Authorities Wednesday served search warrants at locations in San Pedro, San Luis Obispo County and in Washington State in their investigation into the 1996 disappearance of Cal Poly San Luis Obispo student Kristin Smart.

“Due to the high-profile nature of the investigation into the disappearance and whereabouts of Kristin Smart and to avoid the dissemination of misinformation, the Sheriff’s Office is announcing this morning it has served search warrants for specific items of evidence inside four separate locations in California and Washington,” Tony Cipolla of the San Luis Obispo County Sheriff’s Office said in a statement.

“Two of those locations are in San Luis Obispo County, one location is in Los Angeles County and one location is in Washington State,” Cipolla said.

According to Fox 11, a residence in the 900 block of Upland Avenue in San Pedro was the focus of Wednesday’s warrant operation. The warrant was served about 7 a.m.

“The search warrants are limited in scope, and sealed by the court,” Cipolla said. “As a result, we are precluded by law from disclosing any further details about them. This is an active and on-going investigation. The Sheriff’s Office will not be commenting any further and no additional information will be released at this time, nor do we anticipate any additional news releases regarding this investigation.”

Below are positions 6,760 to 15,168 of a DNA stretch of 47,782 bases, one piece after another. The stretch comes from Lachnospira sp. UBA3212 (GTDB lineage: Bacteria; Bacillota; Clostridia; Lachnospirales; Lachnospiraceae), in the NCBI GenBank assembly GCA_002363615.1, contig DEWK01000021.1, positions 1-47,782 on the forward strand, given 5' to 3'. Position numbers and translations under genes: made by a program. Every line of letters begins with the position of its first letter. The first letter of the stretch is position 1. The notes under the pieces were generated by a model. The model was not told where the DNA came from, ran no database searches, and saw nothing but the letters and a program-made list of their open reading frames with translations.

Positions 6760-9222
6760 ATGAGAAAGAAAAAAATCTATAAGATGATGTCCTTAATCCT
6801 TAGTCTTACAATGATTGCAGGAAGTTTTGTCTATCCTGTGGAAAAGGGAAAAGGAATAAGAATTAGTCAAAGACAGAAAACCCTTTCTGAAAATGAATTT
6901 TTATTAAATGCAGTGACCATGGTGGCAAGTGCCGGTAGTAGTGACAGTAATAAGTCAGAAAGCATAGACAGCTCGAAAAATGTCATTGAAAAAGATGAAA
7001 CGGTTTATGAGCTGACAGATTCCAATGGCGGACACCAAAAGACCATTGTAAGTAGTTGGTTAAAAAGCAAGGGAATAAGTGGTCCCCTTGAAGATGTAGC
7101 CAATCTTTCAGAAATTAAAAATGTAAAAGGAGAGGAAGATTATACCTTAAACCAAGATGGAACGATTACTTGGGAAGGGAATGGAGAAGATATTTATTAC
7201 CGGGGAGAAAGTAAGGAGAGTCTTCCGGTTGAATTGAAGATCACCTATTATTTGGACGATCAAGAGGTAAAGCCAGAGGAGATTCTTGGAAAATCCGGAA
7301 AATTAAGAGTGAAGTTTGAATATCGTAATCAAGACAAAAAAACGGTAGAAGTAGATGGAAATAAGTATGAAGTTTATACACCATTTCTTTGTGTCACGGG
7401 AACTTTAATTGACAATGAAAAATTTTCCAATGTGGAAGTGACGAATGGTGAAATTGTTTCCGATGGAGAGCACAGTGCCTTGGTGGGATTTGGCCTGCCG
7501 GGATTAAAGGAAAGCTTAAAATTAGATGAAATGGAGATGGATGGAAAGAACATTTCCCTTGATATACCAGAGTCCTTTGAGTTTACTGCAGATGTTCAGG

According to the Sacramento Bee, authorities recently confirmed that new evidence was discovered that was tied to Smart’s disappearance, including two trucks that belonged to members of the family of Paul Flores in 1996.

Flores, who was also a Cal Poly student at the time, was the last person to see Smart when she went missing from San Luis Obispo on Memorial Day weekend 24 years ago, and he now resides in San Pedro, the Sacramento Bee reported.

Since 2011, the Sheriff’s Office has served 18 search warrants, conducted physical evidence searches at nine locations, submitted 37 evidence items from the early days of the case for modern DNA testing, recovered 140 new items of evidence, conducted 91 in-person interviews and written 364 supplemental reports, the Sacramento Bee reported.

Leave a comment

Your email address will not be published.